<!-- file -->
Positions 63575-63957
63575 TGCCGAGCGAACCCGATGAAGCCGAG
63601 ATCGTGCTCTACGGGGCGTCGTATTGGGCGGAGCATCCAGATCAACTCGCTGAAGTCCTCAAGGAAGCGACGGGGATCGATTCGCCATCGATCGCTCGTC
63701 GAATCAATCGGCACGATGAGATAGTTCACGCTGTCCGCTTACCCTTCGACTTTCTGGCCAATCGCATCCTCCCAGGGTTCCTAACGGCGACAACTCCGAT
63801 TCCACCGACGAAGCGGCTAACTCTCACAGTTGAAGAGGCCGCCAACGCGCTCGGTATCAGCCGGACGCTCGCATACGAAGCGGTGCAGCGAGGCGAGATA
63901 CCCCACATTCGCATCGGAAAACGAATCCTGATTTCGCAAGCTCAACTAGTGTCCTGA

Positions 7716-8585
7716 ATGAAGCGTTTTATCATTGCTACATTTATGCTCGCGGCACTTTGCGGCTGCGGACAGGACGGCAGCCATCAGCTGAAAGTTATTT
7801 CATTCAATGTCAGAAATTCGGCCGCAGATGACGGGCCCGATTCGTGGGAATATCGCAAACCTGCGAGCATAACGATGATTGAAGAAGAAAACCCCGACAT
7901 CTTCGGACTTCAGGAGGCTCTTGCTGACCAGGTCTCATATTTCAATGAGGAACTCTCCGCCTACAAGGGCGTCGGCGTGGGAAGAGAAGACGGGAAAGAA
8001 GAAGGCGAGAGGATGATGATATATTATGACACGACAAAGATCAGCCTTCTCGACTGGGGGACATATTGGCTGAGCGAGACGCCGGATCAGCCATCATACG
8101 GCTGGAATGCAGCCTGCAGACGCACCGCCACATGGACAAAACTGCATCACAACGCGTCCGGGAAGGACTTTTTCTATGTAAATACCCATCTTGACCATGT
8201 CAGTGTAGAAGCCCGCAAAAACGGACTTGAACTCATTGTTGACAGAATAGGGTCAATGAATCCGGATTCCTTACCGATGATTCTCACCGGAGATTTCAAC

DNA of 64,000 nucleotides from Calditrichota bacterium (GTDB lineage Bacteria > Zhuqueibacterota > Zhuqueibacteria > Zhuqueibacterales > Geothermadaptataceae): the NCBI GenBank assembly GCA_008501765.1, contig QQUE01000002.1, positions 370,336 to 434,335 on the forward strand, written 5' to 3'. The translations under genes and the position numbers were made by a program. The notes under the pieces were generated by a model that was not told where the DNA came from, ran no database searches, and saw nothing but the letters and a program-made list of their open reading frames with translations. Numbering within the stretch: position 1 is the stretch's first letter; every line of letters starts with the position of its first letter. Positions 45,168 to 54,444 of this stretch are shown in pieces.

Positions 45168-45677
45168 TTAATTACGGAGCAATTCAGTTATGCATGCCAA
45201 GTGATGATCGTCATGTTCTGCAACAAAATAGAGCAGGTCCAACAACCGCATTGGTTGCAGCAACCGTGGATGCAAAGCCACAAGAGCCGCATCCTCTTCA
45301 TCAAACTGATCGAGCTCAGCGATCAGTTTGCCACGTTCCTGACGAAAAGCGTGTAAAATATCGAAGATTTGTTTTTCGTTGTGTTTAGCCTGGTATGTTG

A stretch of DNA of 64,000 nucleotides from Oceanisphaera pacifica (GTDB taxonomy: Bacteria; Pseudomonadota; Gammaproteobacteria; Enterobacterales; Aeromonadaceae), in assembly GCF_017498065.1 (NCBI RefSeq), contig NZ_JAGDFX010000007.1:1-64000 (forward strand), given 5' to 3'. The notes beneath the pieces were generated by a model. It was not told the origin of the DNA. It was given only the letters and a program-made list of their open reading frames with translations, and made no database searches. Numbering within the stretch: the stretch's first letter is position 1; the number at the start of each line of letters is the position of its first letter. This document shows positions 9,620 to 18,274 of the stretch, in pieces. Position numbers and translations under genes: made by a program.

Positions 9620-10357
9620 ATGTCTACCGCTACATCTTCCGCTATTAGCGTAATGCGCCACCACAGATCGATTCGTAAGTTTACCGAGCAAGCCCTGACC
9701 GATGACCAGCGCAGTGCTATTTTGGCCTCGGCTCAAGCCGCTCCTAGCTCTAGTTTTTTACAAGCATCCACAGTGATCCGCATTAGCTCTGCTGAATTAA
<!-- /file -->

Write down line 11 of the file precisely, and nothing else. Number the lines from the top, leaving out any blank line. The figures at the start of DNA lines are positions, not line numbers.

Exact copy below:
8001 GAAGGCGAGAGGATGATGATATATTATGACACGACAAAGATCAGCCTTCTCGACTGGGGGACATATTGGCTGAGCGAGACGCCGGATCAGCCATCATACG